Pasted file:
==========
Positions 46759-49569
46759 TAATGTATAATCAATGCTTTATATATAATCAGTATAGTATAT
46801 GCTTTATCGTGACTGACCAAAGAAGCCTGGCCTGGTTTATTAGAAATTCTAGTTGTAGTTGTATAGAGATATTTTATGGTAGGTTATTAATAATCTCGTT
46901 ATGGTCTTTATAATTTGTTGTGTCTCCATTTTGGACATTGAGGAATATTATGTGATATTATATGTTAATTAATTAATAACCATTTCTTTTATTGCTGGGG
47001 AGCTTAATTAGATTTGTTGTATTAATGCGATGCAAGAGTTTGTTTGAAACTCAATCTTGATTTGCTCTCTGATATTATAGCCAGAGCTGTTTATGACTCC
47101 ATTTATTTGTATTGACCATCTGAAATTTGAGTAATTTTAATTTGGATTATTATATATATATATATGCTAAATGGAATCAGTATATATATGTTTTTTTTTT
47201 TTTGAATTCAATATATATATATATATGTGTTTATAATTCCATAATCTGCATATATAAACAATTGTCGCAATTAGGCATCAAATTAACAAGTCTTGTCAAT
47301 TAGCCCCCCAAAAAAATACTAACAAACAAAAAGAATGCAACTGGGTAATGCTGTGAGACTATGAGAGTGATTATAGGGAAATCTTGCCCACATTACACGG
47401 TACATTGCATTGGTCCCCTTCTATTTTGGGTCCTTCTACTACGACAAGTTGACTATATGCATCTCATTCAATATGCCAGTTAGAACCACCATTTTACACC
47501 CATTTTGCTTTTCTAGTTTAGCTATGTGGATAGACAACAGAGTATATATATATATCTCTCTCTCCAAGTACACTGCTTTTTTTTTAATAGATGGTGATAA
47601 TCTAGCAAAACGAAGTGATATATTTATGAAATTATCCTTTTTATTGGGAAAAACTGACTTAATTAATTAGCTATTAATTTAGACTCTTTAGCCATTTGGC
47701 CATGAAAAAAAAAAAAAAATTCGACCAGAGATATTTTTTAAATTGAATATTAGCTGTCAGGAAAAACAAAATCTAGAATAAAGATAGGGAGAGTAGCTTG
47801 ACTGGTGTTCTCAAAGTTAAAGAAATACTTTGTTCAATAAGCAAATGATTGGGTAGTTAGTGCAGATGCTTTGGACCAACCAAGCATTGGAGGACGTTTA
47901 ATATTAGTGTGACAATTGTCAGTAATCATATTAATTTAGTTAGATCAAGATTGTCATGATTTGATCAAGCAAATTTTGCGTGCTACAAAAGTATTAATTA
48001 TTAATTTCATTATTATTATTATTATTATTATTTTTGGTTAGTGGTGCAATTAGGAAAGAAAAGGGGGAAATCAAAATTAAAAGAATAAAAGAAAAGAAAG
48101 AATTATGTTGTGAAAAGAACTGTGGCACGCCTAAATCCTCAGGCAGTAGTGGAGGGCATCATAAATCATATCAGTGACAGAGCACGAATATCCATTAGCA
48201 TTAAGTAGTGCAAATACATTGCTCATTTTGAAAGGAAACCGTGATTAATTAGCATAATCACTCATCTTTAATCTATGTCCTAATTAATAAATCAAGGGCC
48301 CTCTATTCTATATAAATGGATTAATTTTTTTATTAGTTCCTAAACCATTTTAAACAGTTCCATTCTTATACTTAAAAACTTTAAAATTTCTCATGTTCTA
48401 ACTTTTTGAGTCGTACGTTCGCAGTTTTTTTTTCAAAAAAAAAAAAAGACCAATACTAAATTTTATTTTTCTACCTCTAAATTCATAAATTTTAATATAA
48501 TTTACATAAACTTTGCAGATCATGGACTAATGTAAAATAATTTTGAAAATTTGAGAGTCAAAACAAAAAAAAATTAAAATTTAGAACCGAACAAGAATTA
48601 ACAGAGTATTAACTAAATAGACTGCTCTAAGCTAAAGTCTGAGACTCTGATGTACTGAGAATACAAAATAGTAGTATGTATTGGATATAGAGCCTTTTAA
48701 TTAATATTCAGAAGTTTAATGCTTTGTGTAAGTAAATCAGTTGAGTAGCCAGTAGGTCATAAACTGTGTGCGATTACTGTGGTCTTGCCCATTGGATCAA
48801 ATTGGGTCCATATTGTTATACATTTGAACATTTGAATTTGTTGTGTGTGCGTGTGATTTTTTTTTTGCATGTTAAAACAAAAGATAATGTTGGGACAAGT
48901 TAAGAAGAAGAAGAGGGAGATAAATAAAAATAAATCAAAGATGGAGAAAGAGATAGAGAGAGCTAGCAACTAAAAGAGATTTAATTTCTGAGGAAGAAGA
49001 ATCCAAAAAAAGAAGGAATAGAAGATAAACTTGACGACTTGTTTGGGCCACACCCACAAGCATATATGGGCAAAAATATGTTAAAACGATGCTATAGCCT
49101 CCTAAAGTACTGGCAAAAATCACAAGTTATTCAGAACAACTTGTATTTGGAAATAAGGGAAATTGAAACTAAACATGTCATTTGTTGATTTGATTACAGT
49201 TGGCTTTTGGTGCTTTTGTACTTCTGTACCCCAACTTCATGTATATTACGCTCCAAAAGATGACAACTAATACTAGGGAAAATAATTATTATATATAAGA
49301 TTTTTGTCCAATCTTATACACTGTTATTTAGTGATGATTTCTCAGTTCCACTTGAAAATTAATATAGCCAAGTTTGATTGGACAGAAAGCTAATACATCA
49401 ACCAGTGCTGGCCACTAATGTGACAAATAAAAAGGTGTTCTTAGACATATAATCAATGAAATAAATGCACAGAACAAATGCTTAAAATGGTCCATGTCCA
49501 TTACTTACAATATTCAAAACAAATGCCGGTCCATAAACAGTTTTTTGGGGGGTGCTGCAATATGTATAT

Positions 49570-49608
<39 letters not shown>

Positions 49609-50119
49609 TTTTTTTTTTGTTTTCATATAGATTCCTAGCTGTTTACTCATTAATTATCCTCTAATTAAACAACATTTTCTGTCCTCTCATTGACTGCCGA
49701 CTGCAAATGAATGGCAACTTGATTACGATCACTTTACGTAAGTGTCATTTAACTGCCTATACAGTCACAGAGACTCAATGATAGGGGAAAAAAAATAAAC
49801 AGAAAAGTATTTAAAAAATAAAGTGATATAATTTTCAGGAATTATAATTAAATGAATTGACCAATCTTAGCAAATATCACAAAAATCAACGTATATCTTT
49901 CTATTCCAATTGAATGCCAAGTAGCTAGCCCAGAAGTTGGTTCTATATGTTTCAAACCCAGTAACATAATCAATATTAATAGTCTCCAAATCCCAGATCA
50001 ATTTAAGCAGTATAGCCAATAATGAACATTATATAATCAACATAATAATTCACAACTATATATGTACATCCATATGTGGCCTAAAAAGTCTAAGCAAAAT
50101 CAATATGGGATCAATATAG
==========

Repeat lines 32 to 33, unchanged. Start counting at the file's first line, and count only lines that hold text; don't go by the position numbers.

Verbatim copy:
<39 letters not shown>

Positions 49609-50119